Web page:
Puerto Rican / Hispanic Task Force Aims To Improve Academic Underachievement
Hispanic youth are continuing to underachieve academically according to new statistics released from the New York State Department of Education. The results of the statewide 2012 third through eighth grade aptitude tests indicate that Hispanic youth are still performing below average in English Language Arts and Mathematics. Although the test results indicate a slight improvement in the scores on both exams, Hispanic students are still scoring nearly 10% below the rest of their peers.
In 2011 the percentage of Hispanic students in grades 3-8 who scored at levels 3 and 4 on the Mathematics exam was 50.2%. This increased slightly to 53.1% in 2012, but it is still 11.7% below the rest of the student population whose percentage of scoring at levels 3 and 4 on the exam was 64.8%. A similar trend is indicated by the results of the English Language Arts exam where 37.2% of Hispanic students scored at levels 3 and 4 in 2011. That number rose slightly to 40% in 2012 but it is still 15% below the rest of the student population whose percentage of scoring at levels 3 and 4 on the English Language Arts exam was 55.1%.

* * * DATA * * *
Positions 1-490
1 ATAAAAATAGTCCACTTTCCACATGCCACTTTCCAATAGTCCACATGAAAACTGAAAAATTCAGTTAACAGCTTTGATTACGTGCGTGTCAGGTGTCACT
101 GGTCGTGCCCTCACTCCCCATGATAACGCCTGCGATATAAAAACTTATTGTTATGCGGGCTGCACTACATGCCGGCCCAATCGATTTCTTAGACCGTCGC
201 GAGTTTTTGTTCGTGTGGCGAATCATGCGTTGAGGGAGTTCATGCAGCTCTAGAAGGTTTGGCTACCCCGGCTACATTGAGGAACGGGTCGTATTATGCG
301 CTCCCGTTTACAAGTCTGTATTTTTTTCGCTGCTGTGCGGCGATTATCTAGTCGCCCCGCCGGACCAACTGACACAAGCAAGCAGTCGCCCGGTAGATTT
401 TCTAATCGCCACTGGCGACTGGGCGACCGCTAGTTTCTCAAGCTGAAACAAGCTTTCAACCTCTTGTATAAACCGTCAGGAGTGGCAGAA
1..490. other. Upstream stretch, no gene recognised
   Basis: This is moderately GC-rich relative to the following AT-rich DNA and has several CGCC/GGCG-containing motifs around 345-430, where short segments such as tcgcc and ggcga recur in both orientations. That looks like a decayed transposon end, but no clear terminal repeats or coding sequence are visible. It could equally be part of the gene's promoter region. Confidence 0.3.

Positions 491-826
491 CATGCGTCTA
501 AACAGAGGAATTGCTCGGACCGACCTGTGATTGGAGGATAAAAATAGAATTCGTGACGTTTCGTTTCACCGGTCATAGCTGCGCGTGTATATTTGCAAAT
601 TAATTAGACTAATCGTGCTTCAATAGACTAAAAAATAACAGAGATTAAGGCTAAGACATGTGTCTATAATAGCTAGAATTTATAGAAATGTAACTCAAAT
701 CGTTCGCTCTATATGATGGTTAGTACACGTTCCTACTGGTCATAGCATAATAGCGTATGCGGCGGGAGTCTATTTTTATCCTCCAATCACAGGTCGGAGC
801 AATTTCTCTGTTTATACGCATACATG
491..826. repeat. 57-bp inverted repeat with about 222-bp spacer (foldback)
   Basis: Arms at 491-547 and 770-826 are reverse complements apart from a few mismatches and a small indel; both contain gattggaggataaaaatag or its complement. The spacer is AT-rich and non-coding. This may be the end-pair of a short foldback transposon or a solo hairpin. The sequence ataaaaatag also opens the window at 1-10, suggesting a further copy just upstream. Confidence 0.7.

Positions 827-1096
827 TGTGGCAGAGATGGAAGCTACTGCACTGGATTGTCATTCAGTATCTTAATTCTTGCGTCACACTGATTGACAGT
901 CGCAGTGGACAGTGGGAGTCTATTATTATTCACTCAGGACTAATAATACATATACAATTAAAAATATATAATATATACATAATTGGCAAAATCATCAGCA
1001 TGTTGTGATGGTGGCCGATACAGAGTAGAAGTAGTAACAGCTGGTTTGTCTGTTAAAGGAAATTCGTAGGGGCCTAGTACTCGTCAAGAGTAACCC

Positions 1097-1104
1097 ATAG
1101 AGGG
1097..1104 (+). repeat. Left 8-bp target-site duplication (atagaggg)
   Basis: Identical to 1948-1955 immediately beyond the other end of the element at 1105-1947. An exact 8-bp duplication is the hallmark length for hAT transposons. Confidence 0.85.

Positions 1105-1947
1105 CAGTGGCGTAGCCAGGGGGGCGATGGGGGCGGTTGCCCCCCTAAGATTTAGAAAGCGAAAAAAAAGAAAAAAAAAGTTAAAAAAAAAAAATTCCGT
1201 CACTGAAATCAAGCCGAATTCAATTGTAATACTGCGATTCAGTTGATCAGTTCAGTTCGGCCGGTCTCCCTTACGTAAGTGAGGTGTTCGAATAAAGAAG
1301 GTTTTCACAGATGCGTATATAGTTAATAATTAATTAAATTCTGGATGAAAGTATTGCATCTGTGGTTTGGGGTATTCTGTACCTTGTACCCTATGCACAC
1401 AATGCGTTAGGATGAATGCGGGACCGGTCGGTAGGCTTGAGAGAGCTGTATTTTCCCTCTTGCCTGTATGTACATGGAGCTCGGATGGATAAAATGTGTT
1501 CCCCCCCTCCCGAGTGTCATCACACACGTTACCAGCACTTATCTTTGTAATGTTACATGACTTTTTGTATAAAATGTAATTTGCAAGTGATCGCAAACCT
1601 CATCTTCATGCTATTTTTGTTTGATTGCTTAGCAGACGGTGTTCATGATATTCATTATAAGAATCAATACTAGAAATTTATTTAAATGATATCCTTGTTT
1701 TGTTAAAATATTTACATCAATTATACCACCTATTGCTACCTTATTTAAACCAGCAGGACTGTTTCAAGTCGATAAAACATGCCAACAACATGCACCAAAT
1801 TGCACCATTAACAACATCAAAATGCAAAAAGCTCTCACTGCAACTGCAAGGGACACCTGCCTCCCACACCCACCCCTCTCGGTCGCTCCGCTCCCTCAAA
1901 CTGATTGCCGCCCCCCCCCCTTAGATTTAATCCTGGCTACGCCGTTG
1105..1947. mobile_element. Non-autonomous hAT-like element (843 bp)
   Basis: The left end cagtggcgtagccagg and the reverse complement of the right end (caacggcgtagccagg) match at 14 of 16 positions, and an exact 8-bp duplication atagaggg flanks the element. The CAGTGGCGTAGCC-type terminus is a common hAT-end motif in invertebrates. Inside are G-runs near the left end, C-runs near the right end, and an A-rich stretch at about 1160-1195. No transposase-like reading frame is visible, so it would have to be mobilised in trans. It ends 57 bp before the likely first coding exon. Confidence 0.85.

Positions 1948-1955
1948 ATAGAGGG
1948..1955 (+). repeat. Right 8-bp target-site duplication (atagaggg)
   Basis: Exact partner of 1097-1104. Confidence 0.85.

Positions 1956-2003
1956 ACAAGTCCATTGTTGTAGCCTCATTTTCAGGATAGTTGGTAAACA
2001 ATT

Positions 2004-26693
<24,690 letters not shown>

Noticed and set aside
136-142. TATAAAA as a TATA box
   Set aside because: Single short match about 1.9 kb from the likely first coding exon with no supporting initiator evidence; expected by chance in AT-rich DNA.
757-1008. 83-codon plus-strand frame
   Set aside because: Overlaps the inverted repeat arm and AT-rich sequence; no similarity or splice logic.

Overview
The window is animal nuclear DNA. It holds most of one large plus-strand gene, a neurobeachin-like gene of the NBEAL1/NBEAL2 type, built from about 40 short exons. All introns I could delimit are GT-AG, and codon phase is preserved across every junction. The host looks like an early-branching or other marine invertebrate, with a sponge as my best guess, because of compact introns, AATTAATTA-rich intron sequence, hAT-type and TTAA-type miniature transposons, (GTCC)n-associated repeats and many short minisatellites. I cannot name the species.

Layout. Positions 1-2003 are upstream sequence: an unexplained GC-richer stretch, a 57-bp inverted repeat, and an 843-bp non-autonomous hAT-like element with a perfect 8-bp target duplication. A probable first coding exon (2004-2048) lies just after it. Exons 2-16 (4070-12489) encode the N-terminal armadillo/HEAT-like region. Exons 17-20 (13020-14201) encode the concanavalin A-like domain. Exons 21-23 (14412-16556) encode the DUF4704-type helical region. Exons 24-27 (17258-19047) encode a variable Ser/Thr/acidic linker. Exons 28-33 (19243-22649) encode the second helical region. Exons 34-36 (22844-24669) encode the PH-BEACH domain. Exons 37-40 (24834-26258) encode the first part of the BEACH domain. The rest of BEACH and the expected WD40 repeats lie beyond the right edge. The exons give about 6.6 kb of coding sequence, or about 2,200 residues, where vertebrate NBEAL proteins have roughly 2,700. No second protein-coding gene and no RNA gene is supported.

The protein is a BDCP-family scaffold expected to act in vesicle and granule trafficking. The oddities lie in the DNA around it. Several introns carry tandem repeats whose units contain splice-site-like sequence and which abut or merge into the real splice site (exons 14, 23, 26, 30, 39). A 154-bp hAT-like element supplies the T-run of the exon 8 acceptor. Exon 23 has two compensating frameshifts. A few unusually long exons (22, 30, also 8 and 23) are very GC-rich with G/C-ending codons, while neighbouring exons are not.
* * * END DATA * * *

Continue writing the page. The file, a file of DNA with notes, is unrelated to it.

The results released from the New York State Department of Education also indicate that there is a significant difference in performance between Hispanic students attending charter schools and their public school counterparts. In 2012 the percentage of public school Hispanic students in grades 3-8 who scored at levels 3 and 4 on the English Language Arts exam was 40%. This is 8% below their counterparts in charter schools whose percentage of scoring at levels 3 and 4 on the same exam was 48.6%.
Chairman Felix W. Ortiz of the New York State Assembly / Senate Puerto Rican and Hispanic Task Force has expressed concern at the lack of improvement in the performance of Hispanic students on the third through eighth grade state aptitude exams. Addressing the continued underperformance of Hispanic students on state exams will remain a high legislative priority for the Executive Members of the Puerto Rican and Hispanic Task Force when the Legislature reconvenes for a new session in January 2013. The months proceeding the new legislative session will be used to evaluate potential solutions and policy changes that could reverse the troubling trend of Hispanic academic underachievement.